This year the West End Community Plan will turn ten, on November 20, 2023, the day City Council adopted the non-binding plan during a daytime meeting. The coming months leading up to the tenth anniversary date are a good opportunity to look back at how the plan came about, how it has been implemented so far, and what’s the future of the thirty-year plan.
Actually, today (January 23, 2023) marks exactly nine years to the day since the public hearing of January 23, 2014 when Vancouver City Council approved major amendments to the Zoning and Development By-law and District Schedules for the West End. By that vote, Council passed into law the zoning-related legal finishes to the West End Community Plan, a guiding policy document that had been approved by Council just two months earlier.
A tremendous amount of change has occurred to this community, enabled by the WECP. There’s been a lot of demolition, construction and turnover. Hundreds of millions of dollars of development fees have been collected from rezonings. Is that money being used to benefit the community that has accepted so much density?
The “promise” of the plan included (1) increased stock of affordable housing and (2) community benefits.
Has either been realized? We hope that during this tenth anniversary year that question can be answered.
Increased density was presented as the vehicle for achieving community benefits, including affordable housing. Increased density in the form of massive towers was added to the plan in the final weeks before it was adopted in 2013, in absence of adequate communication with neighbours.
At the five-year mark, West End Neighbours marked the anniversary with a summary of the history of the WECP, still valid. We also asked City Hall for an update on the implementation of the WECP. Nothing happened until 2021, when the planning department published a West End Public Benefit Strategy Implementation Progress Report (PDF).
A more complete and up-to-date picture is needed. What has been the net change in population? How many renters have had to move out to make way for new units? How has the public benefits money been spent, how much is in the fund, and what is the current plan? How has the experience of West Enders been during the implementation of the WECP?
The WECP envisioned increased density to have an additional 7,500 to 10,000 new residents by 2041. But after the plan was adopted, there was a rush of applications by developers, when the real impacts became known, as stated in this article – West End Plan will spark a real estate boom here, says Business in Vancouver (June 17, 2014). The City stopped publishing WECP implementation newsletters within a couple years, and it turns out the Park Board actually had a better handle on how much development was happening as they were trying to project user demand on its facilities. See Keeping track: Behold the West End’s new housing unit count (via Park Board)), where CityHallWatch used Park Board numbers as of the summer of 2020, and estimated additional population for projects approved and in progress was 25,627 residents up to that point after just seven years of the 30 year plan. Much more development has been approved since then.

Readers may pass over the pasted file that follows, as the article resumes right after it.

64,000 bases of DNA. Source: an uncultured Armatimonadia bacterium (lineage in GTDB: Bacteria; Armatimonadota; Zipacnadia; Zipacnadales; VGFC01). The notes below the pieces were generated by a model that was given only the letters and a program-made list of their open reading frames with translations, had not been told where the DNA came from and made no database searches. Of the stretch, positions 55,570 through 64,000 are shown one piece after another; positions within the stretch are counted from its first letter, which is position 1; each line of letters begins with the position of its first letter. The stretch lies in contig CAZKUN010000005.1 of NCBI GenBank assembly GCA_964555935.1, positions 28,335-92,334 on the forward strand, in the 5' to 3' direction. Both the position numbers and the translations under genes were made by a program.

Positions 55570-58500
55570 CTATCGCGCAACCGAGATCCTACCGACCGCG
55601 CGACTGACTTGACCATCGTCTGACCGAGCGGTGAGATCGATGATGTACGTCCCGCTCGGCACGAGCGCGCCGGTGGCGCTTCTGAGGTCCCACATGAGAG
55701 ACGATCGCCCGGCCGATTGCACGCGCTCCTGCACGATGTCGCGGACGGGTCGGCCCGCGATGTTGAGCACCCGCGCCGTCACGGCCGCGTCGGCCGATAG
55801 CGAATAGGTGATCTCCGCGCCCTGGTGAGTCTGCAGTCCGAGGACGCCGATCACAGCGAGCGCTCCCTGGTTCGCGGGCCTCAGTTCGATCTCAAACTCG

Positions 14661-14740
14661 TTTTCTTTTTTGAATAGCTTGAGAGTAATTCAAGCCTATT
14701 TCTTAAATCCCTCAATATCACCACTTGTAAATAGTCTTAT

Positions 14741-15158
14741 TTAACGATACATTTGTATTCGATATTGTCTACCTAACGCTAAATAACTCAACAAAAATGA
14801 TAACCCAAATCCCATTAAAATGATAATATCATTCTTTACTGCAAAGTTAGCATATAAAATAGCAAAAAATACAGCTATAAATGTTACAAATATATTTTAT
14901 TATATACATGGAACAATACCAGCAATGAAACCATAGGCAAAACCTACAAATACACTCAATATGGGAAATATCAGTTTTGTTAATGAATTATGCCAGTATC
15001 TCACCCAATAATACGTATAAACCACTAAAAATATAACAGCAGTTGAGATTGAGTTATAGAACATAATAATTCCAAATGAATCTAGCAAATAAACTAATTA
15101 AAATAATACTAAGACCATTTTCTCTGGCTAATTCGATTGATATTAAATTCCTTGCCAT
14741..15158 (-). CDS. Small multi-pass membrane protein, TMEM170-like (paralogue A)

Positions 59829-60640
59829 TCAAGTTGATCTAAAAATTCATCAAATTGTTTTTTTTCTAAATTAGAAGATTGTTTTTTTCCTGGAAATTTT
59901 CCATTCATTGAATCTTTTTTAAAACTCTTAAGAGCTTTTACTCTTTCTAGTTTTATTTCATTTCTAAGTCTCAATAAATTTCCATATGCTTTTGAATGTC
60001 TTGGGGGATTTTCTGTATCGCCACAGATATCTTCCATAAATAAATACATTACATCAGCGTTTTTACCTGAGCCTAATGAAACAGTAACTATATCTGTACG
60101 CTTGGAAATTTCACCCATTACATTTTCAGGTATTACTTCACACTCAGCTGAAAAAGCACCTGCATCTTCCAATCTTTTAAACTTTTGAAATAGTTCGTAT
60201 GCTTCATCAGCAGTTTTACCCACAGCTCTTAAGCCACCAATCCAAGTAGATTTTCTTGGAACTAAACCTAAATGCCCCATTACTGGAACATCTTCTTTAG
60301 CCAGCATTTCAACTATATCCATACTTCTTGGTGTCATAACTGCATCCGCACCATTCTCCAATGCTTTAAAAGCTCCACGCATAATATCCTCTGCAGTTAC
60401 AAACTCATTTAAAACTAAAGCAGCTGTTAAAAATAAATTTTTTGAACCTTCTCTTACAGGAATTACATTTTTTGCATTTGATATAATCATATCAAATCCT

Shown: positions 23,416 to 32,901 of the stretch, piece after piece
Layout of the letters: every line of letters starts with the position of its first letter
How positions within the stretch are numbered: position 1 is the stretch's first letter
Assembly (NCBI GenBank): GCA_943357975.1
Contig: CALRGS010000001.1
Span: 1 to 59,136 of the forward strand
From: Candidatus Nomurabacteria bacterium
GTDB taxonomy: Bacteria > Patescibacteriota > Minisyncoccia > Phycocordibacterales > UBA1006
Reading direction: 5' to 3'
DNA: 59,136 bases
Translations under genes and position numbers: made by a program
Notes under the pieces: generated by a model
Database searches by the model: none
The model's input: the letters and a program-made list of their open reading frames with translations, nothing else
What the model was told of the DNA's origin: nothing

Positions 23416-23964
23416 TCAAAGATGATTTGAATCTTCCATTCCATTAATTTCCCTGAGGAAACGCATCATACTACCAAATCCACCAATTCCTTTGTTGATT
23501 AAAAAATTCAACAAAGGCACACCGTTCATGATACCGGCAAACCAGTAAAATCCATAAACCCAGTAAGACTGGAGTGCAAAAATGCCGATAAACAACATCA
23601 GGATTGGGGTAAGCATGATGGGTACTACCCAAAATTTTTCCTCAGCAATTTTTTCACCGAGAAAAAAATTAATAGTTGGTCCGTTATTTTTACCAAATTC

While the processes leading up to and during the WECP consultations involved a lot of community activism, public involvement in planning-related matters appears to have dropped significantly.
For an example of how the WECP is being implemented today, have a look at a 47-storey tower at 1063-1075 Barclay (mostly strata condos, with some social housing, see “New Vancouver City Council approves its first building: a 47-storey residential tower” – Jan 18 article in Daily Hive). It was approved in less than 37 minutes at a public hearing on January 17, 2023, with just six letters to Council (two in support, four opposed) and a couple of speakers asking questions.
West End Neighbours organized a few town hall events from 2010 through 2013 that attracted hundreds of attendees, and garnered over 13,000 signatures on a petition that called for meaningful consultation with the community. Does the drop in community involvement in public hearings mean that the vast majority support what is going on?
Significantly, this building in the West End was the first building to be approved at the first public hearing of the new years, by the newly elected supermajority of ABC Vancouver under mayor Ken Sim.
The only member of the current Council that was there when the WECP was adopted is Vancouver Greens’ Councillor Adriane Carr. At the time in 2013 and 2014, together with NPA Councillors Affleck and Ball, she opposed the plan, saying the consultation had not been done properly, and more time was needed to get real community input. On 24-Nov-2020 she made a motion in Council to have staff report publicly to Council on progress to date in implementing the WECP Public Benefit Strategy and “any measures needed to achieve the community benefits detailed as plan objective,” which resulted in the 2021 report mentioned above.
City’s official page for the West End Community Plan – https://vancouver.ca/home-property-development/west-end-community-plan.aspx
West End Neighbours releases 3D images of the future based on West End Community Plan (City Hall withheld details during the consultations prior to adoption). Posted January 23, 2014.
November 20 marks FIFTH anniversary of the West End Community Plan: How has it been for you?
Posted on November 20, 2018.
Want to keep track of all new developments coming to the West End and get updates on current projects? Brian Palmquist has a database of rezonings and developments in Vancouver. You can write him to be added to the list for notifications on anything to do with the West End. See “Hiding in Plain Sight…and how we can find it Together (CC96: Where Vancouver hides housing data, how I find it and will share it) by Brian Palmquist,” and you can write him at the e-mail address indicated.